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Your Best Bowling Asset

Let’s determine your best bowling asset. Most experienced bowlers have a strong element to their game. Perhaps you have something you do very well and it has been the cornerstone of your bowling successes.

The old bowling adage that working on your strengths so your weaknesses will disappear has merit. A case can be made that every bowler with a level of proficiency has strong points in their games.

Maybe you are a bowler who has very good footwork and are able to walk to the foul line with consistent pace and direction. Perhaps your best attribute is a powerful release. Or maybe your swing is long, fluid, very smooth, and free of tension while producing consistent bowling ball speed.

It is important to identify which physical game fundamentals you do extremely well and build around those fundamentals. Bowling instructors will try and retain the strengths of your game and address the weaker areas which need attention.

Physical game keys are an important part of your bowling equation but not your best bowling asset.

Your best asset is your ability to make quick decisions on the lanes and use your skills to adjust to changing conditions.

Trust is a must or you go bust.

This saying has floated around bowling circles for many years. This saying implies that you must trust your judgement, trust your physical skills, and rely on your strategies for competition or you will not excel in the game.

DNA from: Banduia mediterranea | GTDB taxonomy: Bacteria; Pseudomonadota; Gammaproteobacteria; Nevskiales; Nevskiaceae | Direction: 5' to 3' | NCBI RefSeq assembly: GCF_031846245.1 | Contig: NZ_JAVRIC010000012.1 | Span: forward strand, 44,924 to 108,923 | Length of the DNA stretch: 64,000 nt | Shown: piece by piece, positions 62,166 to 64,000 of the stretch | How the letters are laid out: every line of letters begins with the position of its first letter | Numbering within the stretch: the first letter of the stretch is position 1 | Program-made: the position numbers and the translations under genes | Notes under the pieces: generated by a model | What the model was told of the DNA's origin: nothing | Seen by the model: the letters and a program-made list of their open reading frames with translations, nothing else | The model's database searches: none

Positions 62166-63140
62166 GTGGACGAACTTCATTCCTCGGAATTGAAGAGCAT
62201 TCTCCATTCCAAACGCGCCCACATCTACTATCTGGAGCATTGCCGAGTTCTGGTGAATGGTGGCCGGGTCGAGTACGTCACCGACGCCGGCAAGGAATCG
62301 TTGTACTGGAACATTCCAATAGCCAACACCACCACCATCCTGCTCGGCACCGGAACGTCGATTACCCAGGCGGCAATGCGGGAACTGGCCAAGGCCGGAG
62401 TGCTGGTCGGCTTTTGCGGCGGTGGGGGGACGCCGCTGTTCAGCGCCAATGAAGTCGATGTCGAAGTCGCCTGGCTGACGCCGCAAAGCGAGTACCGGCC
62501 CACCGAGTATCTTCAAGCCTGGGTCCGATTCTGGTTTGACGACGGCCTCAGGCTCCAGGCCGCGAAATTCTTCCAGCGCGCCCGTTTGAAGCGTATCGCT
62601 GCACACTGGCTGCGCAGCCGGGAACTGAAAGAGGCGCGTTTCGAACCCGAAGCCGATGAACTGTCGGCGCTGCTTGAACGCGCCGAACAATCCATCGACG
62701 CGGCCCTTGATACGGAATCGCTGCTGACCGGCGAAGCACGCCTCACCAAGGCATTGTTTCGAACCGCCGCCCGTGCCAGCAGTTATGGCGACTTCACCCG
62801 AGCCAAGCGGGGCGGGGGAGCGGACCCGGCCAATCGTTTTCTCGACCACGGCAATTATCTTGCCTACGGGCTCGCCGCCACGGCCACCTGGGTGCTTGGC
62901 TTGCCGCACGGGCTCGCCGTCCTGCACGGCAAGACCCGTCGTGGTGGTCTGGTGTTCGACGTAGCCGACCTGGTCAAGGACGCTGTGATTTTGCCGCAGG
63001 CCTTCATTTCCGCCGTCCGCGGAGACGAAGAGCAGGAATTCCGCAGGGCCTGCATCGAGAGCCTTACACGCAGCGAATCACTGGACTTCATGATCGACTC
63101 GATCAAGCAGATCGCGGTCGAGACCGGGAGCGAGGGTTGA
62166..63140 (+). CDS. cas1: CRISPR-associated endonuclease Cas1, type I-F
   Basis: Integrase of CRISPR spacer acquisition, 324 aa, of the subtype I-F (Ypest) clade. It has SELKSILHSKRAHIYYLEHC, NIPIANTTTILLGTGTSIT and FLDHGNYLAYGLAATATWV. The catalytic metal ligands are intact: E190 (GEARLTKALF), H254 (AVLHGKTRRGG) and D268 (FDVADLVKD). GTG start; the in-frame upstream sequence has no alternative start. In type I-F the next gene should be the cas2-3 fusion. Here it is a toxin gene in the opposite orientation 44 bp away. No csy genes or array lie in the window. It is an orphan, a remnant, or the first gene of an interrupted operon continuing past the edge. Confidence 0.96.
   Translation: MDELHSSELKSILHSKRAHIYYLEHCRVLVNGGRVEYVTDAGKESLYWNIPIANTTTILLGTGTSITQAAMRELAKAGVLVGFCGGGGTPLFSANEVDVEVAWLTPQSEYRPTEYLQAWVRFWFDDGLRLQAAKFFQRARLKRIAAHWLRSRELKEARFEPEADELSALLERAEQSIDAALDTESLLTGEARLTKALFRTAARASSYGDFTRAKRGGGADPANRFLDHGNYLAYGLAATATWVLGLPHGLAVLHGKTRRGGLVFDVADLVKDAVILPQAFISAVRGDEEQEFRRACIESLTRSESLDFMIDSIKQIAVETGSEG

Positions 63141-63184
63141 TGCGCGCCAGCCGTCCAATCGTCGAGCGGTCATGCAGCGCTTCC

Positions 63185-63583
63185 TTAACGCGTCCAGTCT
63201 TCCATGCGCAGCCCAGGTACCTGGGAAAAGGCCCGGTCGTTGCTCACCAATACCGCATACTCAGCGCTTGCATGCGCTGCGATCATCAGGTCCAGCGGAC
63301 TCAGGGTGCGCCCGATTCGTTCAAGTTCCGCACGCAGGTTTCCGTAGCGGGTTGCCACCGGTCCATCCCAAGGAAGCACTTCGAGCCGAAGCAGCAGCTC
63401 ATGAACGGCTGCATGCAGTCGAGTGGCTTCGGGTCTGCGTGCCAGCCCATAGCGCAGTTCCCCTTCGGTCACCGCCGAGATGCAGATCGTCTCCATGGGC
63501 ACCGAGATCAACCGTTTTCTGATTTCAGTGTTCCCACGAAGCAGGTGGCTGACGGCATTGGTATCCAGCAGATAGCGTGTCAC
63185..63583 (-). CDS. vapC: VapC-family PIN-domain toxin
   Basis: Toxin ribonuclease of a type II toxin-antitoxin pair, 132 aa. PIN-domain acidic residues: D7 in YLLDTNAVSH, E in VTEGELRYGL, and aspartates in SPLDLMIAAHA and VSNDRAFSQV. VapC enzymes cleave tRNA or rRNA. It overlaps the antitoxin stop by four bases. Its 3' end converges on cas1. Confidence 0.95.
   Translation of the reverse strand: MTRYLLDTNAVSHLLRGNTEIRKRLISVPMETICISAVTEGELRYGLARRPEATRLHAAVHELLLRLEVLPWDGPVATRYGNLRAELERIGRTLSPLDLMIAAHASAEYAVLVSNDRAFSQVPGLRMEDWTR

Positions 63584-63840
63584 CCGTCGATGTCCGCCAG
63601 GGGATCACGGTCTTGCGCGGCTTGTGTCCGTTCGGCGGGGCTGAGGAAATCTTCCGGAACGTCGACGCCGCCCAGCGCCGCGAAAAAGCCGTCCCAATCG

Your best asset in bowling is your ability to reason and adapt to the challenges in front of you during competition. It can be a simple as making an alignment adjustment when your bowling ball begins to miss the pocket or when you miss a routine spare carelessly because your steps were too fast.

Making decisions on the lanes and using the tools you already have developed and having them ready for implementation is the greatest skill any good player can utilize. Having a checklist of adjustments to compensate for changing conditions is vital to long range bowling success.

Developing the skills needed to attain your full bowling potential is a matter of first identifying the key components of your physical game and using them to your competitive advantage.

Next, knowing how to make alignment adjustments as the lane conditions change without delaying due to doubt is another important key to success.

Knowing if and when a bowling ball change is needed or if an adjustment to your delivery technique will restore your ability to hit the pocket are other keys to overcoming challenges on the lanes.

Having a good bowling skill set is not enough. You must also have the ability to make decisions in managing your game under the pressure of competition if you wish to succeed.

Having belief that you can use your skills, make necessary adjustments when needed, and adapting to a changing bowling environment separate the top players from less successful bowlers who resist using their skills to their own advantage.

Being well practiced is one key to understanding your skill sets and how to use the tools you have developed, when needed. Learn to trust yourself and your decision making process when in the heat of competition. Your greatest bowling asset is your mind and the ability to trust your decision making and in your bowling skills.